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Shelleyan Orphan - We Have Everything We Need

  by Anthony Middleton

published: 5 / 9 / 2008



Shelleyan Orphan - We Have Everything We Need
Label: One Little Indian
Format: CD

intro

Experimental, eclectic alternative pop on fine fourth album from Bournmouth-based duo Shelleyann Orphan, who are back after a sixteen year hiatus


Like a shy, exotic flower, Shelleyan Orphan have bloomed after laying dormant for 16 years and it really was worth the wait. Having released three albums in the late 80's and early 90's, Caroline Crawley and Jem Tayle disappeared as a duo and, if anyone gave it another thought, were not expected to be heard of again. Named after the Romantic poet, Shelleyan Orphan are what there were rather a lot of in the 1980's. Bands that either were very intelligent, well read and really wanted to fashion something new, or bands that had pretensions to be all that. Despite wearing their influences on their shoulder so blatantly, they really do fall into the former camp. Crawley takes most of the vocal duties and with a voice this colourful, this warm and brim full of feeling you can see why. From the opening number, 'Body Sighs', she is right at the forefront, holding her own with a dense background of strings and keyboards. Apart from quality writing and Crawley’s rich, slightly husky singing, there is little overall in the way of connecting theme to 'We Have Everything We Need'. Strings are utilised then happily dispensed with, some numbers are based acoustic guitar. 'Something Pulled Me' is pure, happy, middle of the road country, but in this context, a great contrast to the richer, more serious songs. Tayle has a hard act to follow after Crawley has taken the lead on the first four songs but with 'Evolute' he delivers one of the album's restrained, brooding highlights. There is so much contrast on this. 'Host' has Crawley backed by what sounds like the noise your telly used to make when they stopped transmitting, or drone, as I believe it is called in the business. 'Then Your Shoes' is a brisk, pop song energised by a string section. Often, strings are slung onto pop songs to give it a gravitas they hardly need or deserve. Here it is used sparingly, with precision. The wonderfully titled 'I’m Glad You Didn’t Jump Out of the Car That Day' is the first duet with a stumbling, near comic, rhythm. The mood immediately changes. 'I May Never' apparently had everyone in tears when it was recorded and it’s not hard to see why; its rare to hear such a direct, honest song of love lost. This is obviously the sound of a contented pair, at ease with their abilities and willing to plunder any genre they see fit. Each song surprises, contrasting and complementing the rest. That is not to say it is disparate. It has enough continuity to hold together as a whole album, even when the last number 'Everything We Need' takes a quite different, ambient pastoral turn, albeit with a vocal that sounds helium induced. Quite brilliant.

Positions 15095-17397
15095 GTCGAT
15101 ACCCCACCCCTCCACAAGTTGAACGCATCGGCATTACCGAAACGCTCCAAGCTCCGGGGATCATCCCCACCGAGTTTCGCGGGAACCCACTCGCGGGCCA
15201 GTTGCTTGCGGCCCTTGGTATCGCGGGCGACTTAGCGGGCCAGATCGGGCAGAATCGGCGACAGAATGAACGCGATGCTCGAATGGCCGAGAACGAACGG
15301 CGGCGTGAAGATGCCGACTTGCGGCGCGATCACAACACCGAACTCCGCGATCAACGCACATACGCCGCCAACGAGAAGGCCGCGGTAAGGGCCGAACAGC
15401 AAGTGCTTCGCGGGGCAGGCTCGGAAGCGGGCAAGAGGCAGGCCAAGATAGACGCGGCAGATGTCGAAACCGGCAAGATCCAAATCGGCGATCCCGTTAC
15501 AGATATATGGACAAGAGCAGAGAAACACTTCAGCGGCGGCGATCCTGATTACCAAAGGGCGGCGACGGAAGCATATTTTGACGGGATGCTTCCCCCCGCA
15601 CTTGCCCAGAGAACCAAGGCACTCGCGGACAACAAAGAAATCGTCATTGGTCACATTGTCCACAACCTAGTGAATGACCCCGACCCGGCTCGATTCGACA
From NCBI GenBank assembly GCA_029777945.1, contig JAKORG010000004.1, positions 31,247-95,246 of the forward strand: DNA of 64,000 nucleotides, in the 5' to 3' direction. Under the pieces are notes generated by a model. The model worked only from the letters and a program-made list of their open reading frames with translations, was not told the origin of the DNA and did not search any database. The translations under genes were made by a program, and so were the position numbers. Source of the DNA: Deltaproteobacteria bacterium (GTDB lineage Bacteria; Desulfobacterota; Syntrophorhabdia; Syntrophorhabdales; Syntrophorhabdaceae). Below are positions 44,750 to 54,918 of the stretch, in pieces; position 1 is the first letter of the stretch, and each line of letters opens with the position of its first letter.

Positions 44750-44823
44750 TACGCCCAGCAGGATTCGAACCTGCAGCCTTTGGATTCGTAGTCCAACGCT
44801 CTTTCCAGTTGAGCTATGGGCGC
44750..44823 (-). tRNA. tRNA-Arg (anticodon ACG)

Track Listing:-
1 Bodysighs
2 How A Seed Is Sown
3 Judas
4 Something Pulled Me
5 Evolute
6 Host
7 Your Shoes
8 I'm Glad You Didn't Jump Out Of The Car That Day
9 I May Never
10 Beamheart
11 Bosom
12 Everything We Need


Label Links:-
http://www.indian.co.uk/
https://www.facebook.com/olirecords
https://twitter.com/olirecords
http://www.songkick.com/users/onelittleindian
https://www.youtube.com/user/onelittleindian
https://plus.google.com/+OneLittleIndianRecords



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interviews


Interview (2009)
Shelleyan Orphan - Interview
Classically-influenced group Shelleyan Orphan caused surprising controversy in the 1980s. John Clarkson talks to Caroline Crawley and Jem Tayle from the group about those years, their recent reformation and much acclaimed new album, 'We Have Everything We Need'

live reviews


Slaughtered Lamb, London, 16/4/2009
Shelleyan Orphan - Slaughtered Lamb, London, 16/4/2009
At a sparsely attended gig at the Slaughtered Lamb in London, Anthony Strutt watches reformed 80s duo Shelleyan Orphan play a lushly beautiful and intimate set


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